Each year Africa loses more money than it receives through official development aid. A great deal of the money ends up in the rich North, through dark channels. As a result, the poorest continent of the world is ironically the net creditor of the world. Professor Léonce Ndikumana, one of the leading experts on the issue of capital flight and development, examines the mechanisms through which African money is leaving the country and outlines strategies to address the problem- both in the Northern and the Southern hemisphere.
With offices in more than 100 countries, FES is regularly in touch with a large, yet very unique, diverse and vibrant community of people, partners and friends. Among them are policy makers, young leaders, trade unionists, opinion leaders, researchers and media practitioners in Africa, the Americas, Asia, Europe and the Middle East.
This visit is part of the Southern African Regional Youth Forum hosted by the Friedrich Ebert Stiftung. This German foundation has always found itself on the right side of history supporting the great causes for national liberation but more importantly remaining connected long after in the consolidation of that democracy. Zambia and FES are therefore happy fellow travelers in the expedition of supporting the democratic project on the continent.
On September 1st, 2016 the Public Affairs Research Institute (PARI) with the support of the Friedrich-Ebert-Stiftung (FES) launched a new Working Paper series called Fiscal Histories of Sub-Saharan Africa. The series aims to increase the knowledge base on taxation as an instrument in the building of state capacity in southern Africa, as well as its role in shaping state-society relations in the region.
The right to food is enshrined in your constitution; but there is no legislative framework governing access to this public good. Friedrich-Ebert-Stiftung (FES) will be partnering with the Cooperative and Alternative Policy Centre (COPAC) to facilitate forums on advocating for a Food Sovereignty Act. This will include both research and policy consultations on the contents of this ground-breaking initiative.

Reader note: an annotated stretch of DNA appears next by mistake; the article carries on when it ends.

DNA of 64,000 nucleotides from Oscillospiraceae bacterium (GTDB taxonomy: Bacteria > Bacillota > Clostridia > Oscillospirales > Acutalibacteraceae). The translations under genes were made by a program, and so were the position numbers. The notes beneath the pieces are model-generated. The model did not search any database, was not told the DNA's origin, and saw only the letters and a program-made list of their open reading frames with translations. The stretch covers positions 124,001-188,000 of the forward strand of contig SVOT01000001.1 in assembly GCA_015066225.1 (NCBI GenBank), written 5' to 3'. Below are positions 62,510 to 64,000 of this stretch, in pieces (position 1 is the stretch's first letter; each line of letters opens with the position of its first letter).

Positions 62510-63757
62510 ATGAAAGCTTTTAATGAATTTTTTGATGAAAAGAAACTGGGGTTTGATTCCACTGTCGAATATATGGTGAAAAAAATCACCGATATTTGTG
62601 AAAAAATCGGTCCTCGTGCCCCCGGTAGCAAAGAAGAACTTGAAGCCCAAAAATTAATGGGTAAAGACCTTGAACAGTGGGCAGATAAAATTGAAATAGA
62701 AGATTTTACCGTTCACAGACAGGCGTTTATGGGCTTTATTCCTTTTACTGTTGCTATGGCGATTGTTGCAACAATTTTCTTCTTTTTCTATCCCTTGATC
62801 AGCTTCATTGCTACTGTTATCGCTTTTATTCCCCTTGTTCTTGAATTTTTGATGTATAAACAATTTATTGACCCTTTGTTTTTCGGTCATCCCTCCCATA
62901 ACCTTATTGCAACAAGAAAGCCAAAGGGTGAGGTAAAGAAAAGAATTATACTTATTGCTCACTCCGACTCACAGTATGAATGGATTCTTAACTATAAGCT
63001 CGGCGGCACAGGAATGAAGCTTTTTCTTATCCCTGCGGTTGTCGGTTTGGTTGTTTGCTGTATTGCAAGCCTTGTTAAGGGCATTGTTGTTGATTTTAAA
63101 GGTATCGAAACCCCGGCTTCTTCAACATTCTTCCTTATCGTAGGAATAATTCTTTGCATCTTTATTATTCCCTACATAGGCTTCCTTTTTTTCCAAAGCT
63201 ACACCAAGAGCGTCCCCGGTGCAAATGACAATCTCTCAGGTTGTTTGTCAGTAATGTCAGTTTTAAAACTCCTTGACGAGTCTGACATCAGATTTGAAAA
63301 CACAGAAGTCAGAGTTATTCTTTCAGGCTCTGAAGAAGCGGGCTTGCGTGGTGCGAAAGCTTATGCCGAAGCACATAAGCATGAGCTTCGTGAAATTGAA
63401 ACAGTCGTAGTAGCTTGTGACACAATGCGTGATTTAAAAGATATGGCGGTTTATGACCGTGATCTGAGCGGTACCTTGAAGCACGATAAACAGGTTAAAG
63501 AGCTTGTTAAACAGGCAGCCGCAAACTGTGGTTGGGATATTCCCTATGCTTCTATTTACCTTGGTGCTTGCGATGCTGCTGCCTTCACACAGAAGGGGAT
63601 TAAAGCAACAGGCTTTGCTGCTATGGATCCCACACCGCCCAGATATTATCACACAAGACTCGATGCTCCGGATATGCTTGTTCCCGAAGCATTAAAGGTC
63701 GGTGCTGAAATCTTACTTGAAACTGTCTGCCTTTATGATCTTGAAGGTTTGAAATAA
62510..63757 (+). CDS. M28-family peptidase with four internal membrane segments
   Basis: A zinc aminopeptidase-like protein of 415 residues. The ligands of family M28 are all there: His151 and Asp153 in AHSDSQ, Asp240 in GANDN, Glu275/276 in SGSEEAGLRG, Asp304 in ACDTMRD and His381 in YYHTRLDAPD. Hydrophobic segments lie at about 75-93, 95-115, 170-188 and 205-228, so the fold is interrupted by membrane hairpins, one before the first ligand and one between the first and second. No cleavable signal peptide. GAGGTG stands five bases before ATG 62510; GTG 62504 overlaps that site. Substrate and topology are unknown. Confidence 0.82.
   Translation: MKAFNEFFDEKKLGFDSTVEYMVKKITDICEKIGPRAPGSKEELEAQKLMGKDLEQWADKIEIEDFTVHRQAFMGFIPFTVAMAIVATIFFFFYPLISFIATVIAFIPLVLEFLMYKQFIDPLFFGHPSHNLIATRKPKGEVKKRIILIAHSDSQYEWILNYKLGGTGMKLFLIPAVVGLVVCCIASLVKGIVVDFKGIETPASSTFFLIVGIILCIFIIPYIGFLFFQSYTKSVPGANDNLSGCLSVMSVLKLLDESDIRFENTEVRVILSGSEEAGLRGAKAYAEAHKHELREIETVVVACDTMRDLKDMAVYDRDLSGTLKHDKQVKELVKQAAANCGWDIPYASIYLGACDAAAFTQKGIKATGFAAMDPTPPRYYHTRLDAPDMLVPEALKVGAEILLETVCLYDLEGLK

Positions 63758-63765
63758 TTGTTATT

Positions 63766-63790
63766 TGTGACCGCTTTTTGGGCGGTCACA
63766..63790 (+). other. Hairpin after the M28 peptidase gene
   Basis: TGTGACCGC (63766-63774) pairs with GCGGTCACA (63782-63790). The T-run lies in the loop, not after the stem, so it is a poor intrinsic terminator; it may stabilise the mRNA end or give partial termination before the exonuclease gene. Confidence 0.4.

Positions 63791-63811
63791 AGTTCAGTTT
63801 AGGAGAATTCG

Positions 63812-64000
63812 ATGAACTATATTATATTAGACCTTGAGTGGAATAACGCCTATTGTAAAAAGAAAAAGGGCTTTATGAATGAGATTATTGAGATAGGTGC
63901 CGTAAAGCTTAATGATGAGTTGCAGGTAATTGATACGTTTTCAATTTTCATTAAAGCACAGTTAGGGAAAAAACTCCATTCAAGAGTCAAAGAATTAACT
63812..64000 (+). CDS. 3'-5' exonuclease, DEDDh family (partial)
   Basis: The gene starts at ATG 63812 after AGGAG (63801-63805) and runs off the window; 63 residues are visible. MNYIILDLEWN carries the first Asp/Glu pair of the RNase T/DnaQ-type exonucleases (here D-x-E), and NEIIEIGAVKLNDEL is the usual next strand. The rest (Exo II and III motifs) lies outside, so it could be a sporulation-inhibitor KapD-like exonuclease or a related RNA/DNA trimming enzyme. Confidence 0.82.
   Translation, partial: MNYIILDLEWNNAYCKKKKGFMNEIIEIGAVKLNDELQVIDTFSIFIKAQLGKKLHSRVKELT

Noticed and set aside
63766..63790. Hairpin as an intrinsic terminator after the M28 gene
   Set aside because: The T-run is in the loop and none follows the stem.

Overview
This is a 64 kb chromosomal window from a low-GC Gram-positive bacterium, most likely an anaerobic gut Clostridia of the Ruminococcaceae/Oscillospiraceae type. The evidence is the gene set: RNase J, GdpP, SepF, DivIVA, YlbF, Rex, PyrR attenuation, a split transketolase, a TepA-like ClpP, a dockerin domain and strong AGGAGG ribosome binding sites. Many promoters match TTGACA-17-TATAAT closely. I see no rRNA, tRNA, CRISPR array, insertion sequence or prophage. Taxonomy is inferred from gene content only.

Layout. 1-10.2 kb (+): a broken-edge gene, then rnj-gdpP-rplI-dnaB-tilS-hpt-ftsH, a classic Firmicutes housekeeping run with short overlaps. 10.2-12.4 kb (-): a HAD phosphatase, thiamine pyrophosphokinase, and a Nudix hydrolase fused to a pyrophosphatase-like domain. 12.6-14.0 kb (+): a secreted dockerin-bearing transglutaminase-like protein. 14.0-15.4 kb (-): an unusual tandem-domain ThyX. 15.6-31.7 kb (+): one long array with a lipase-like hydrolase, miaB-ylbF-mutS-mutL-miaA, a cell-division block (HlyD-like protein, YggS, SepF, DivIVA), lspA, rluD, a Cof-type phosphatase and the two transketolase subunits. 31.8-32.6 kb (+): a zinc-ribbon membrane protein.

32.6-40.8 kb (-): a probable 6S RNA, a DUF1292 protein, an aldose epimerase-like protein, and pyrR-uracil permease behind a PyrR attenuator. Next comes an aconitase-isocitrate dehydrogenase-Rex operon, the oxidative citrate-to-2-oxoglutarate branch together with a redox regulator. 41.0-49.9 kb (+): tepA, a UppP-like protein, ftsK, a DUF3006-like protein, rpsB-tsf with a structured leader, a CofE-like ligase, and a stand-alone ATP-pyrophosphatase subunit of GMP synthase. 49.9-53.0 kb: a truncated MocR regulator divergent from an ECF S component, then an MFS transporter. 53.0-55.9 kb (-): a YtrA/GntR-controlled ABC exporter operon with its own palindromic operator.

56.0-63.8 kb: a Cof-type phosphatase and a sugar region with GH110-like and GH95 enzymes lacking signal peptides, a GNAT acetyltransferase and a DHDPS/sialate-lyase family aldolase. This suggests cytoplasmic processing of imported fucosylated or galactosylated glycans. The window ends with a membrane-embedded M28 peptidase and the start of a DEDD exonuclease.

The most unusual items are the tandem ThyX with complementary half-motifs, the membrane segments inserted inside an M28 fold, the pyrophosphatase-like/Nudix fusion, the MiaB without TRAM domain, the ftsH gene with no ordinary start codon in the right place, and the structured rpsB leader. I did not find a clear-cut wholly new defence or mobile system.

The Public Affairs Research Institute (PARI), in partnership with Friedrich-Ebert-Stiftung, has developed a multi-year project on “Understanding tax reform and state building in Sub-Saharan Africa“. Currently in its second year, its purpose is to research taxation as an instrument for building state capacity in sub-Saharan Africa.
With their varied colonial and post-colonial histories and systems, and their diverse tax systems, Botswana, Cameroon, Angola, Mozambique, South Africa and Nigeria were selected as the case studies, and research partnerships with public servants, civil society activists, academics and others have been put in place. The creation of country profiles is under way, and forthcoming activities include this three-day workshop in Johannesburg, 20-22 June 2016.
In 2007, the EU-South Africa Strategic partnership was launched. Aimed at strengthening relations between the two, a number of high-level meetings took place under its rubric. Following the economic crisis of 2008, which is reshaping internal EU country relations as well as its relations with South Africa, and the growing emphasis on South-South solidarity by the Zuma administration, the strategic partnership is increasingly under pressure.
With this relationship reaching its first decade next year, the SARChI Chair: African Diplomacy and Foreign Policy in partnership with the Friedrich-Ebert-Stiftung, are undertaking a review of the strategic partnership, particularly in understanding what makes it strategic for both the EU and South Africa, and how this has evolved in practice.
This topic is borne out of, and seeks to be a continuation of the discussion generated in the Southern African Liaison Office (SALO) successful 2015 workshop on SA-Zimbabwe relations, in partnership with the Friedrich-Ebert-Stiftung.
China was mentioned by panelists and participants alike several times, in the context of analysing SA-Zimbabwe relations. It is clear that one cannot gain a comprehensive analysis of these regional relations, without including an analysis of both Zimbabwe’s, and South Africa’s, strong bilateral relationships with China, including the three-way dynamics and the regional and international dimensions.
In 2015, the SARChI Chair: African Diplomacy and Foreign Policy in partnership with the Friedrich-Ebert-Stiftung, hosted a workshop entitled ‘Towards a Participatory Foreign Policy’, aimed at considering the role of a range of stakeholders in shaping South Africa’s foreign policy.
In building on these initial discussions, the SARChI Chair and FES are inviting research papers contributing analysis on the role of these stakeholders, and how these actors have shaped South African foreign policy over the course of the first two decades of democrac
On May 18, the Neil Aggett Labour Studies Unit,(NALSU) Labour Studies Seminar series, in partnership with the Friedrich Ebert Stiftung (FES) and KMMR , will be launching a book on the crisis within the Congress of South African Trade Unions (COSATU), both edited by Vishwas Satgar.